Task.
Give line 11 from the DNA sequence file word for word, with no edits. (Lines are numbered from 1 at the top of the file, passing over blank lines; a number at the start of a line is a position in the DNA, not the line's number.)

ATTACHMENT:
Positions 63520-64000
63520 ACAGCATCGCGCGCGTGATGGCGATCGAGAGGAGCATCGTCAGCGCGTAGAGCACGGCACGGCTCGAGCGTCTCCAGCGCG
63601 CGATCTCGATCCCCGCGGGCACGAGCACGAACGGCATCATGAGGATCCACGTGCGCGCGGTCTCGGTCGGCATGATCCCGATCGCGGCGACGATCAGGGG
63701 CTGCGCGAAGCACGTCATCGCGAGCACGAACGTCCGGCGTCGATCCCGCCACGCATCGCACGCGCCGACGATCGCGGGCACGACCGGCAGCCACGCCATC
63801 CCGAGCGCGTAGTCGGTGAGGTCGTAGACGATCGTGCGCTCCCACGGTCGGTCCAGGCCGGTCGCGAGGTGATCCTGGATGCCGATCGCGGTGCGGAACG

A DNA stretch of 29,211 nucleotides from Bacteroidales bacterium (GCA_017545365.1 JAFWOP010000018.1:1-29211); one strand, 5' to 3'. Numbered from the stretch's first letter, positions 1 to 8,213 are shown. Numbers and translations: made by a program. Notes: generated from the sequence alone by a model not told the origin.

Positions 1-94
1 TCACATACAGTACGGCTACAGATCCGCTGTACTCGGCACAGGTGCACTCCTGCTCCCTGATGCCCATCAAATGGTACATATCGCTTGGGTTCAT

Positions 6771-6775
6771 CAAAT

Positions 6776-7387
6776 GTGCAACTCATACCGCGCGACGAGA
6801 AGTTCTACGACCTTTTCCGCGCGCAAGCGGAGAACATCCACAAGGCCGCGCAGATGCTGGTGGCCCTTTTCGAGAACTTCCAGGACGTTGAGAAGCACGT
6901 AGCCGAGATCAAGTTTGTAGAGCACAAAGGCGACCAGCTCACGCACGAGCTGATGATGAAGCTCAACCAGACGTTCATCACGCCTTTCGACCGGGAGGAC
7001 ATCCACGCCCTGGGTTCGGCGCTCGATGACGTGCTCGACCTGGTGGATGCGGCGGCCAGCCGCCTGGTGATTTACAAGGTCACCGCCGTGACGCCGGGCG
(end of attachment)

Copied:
Positions 6776-7387